But though setting has an important part to play, it is the narrator’s interior landscape at center stage. Clamence presents the anxieties of his time, and they look very similar to modern anxieties. He speaks for the fragility of man, and how one’s descent is incremental.
Camus nails the pathway of anxiety and how we are our own worst interrogators. He touches on thought perseveration, self-sabotage and even has an incident of road rage — perhaps its first mention in literature?
In turns hopeful and hopeless, Clamence is a man buried beneath the rubble of his failings. It’s a reminder that we make poor choices, focus our attention on the things that scar us, and ultimately, author our own demise.
Now that’s an unsettling premise.
I don’t imagine a film version will displace It’s a Wonderful Life as a holiday tradition, but for anyone curious about the workings of a mind in distress, you should wind your way into this twisted narrative.
What I remember identifying with in my two initial reads of this novel was the sense of alienation and inaction surrounding Meursault. I thought of him as a passive character forced into action. I appreciated his indifference, his dispassionate observance of events.
Third time around, I noticed something new: Camus does not reduce Meursault to the one-dimensional figure I had considered him to be. He is not necessarily alienated or passive. He interacts with many people in the novel other than Raymond and Marie. He is not as passive as I recalled. This is significant because I think that’s why Meursault resonates so strongly more than half a century since the novel’s publication. It was my mental shortcomings (or perhaps the imposition of my own personality onto the narrator) that reduced Meursault to an idea rather than a vibrant literary figure.
Paying closer attention to Meursault’s interiority, I realized that his time in prison is hardly passive. Though physically confined, his mind is alert and active.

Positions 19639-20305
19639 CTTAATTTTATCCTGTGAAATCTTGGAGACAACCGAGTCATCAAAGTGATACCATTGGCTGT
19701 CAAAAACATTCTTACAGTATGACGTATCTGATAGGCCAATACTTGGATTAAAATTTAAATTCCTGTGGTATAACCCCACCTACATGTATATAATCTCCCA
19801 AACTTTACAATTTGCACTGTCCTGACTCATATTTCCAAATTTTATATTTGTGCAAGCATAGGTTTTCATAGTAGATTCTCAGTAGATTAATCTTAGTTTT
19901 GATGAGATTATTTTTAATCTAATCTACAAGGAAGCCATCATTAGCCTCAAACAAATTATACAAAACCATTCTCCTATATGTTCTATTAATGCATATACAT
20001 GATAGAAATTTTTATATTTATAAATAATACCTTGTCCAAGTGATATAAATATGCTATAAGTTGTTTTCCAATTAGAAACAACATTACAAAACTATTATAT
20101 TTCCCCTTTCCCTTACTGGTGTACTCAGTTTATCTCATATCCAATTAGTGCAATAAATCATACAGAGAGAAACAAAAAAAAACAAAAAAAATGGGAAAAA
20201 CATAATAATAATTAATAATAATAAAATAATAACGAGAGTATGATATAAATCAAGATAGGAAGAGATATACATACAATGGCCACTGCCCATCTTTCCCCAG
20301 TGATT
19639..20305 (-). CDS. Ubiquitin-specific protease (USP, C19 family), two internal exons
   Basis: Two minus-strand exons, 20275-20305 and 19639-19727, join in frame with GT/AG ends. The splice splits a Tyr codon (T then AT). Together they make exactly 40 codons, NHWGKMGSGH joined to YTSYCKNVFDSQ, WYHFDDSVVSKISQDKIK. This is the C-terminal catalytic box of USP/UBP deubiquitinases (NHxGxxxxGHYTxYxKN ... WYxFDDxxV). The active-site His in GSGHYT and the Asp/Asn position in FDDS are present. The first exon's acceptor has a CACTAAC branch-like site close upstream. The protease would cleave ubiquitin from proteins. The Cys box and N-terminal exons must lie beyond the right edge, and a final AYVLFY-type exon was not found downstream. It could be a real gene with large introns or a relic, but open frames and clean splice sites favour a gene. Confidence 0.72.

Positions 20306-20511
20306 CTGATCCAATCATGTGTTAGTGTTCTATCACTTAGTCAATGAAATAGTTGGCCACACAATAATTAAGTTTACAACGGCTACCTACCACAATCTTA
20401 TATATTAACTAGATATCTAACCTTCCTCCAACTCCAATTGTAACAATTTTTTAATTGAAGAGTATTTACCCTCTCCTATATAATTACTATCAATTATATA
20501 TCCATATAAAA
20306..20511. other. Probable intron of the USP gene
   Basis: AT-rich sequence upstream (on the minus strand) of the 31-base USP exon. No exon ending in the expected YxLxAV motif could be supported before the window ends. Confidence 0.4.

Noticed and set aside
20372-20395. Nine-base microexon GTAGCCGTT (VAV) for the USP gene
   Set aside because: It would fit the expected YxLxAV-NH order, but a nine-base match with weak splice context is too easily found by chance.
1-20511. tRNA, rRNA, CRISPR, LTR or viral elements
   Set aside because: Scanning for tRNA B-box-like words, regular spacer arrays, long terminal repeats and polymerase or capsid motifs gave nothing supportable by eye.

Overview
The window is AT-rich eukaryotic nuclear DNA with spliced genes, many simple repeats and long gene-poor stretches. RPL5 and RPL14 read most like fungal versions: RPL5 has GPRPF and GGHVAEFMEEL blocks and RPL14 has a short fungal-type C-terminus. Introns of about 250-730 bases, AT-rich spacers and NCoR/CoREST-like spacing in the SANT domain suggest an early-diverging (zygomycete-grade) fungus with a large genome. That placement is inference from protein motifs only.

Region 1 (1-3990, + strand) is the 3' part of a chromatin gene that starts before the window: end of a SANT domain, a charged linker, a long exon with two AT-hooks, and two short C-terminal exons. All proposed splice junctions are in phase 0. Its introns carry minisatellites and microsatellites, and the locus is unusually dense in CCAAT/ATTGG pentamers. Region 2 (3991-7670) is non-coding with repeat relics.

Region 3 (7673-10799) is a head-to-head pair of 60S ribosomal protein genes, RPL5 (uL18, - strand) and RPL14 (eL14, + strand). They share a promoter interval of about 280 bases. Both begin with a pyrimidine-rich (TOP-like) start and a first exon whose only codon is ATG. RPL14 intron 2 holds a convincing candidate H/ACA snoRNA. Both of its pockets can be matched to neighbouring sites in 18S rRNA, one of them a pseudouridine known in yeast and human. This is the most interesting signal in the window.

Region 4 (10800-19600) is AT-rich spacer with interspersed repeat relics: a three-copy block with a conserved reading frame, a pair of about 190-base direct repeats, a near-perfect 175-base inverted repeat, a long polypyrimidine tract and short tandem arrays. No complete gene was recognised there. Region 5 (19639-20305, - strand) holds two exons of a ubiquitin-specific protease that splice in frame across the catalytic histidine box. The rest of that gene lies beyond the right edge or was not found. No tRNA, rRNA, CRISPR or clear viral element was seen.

The point, I gather, is not action vs. inaction (which I initially thought), but rather the arbitrariness of action. Indifference is more than a passive stance. Meursault comes to represent what he refers to as “the gentle indifference of the world.” Existence is absurd and meaningless is the credo of existentialism, and so it goes with The Stranger. What is the rhyme or reason for Meursault’s murder of the Arab, a chance encounter for which he bore no bad blood? In terms of a causal relationship, we can trace the episode back to the narrator’s friendship with Raymond, his defense of him in court, the earlier melee with the Arabs, his random possession of the gun and Meursault’s naïve thought that the men wouldn’t return to fight again.
But in the larger scope of existence — “the gentle indifference of the world” — what difference does it make? The two men found themselves in that particular moment. They acted in that particular way (the Arab pulling his knife, Meursault the gun). For the narrator, the bright sunlight is as much to blame as he. He can’t even explain why he continued to shoot after the Arab was dead. He just did.
Camus is so successful in stating his case for the absurdity of existence that his masterwork has remained in print long after his death. The mark of great literature is its timelessness — the ability to revisit a beloved book again and again and to learn something new each time. So it is for me with The Stranger. Read first as an outsider, second as a philosophy student and lastly with an eye for form and technique, I realize that Meursault is a more rounded character than I first believed. Camus’ use of the interior infuses the book with an energy I felt but didn’t quite recognize on my first two reads.
I am certain I will read it again before I die, and I look forward to whatever fresh insights this, and his other books, have to offer.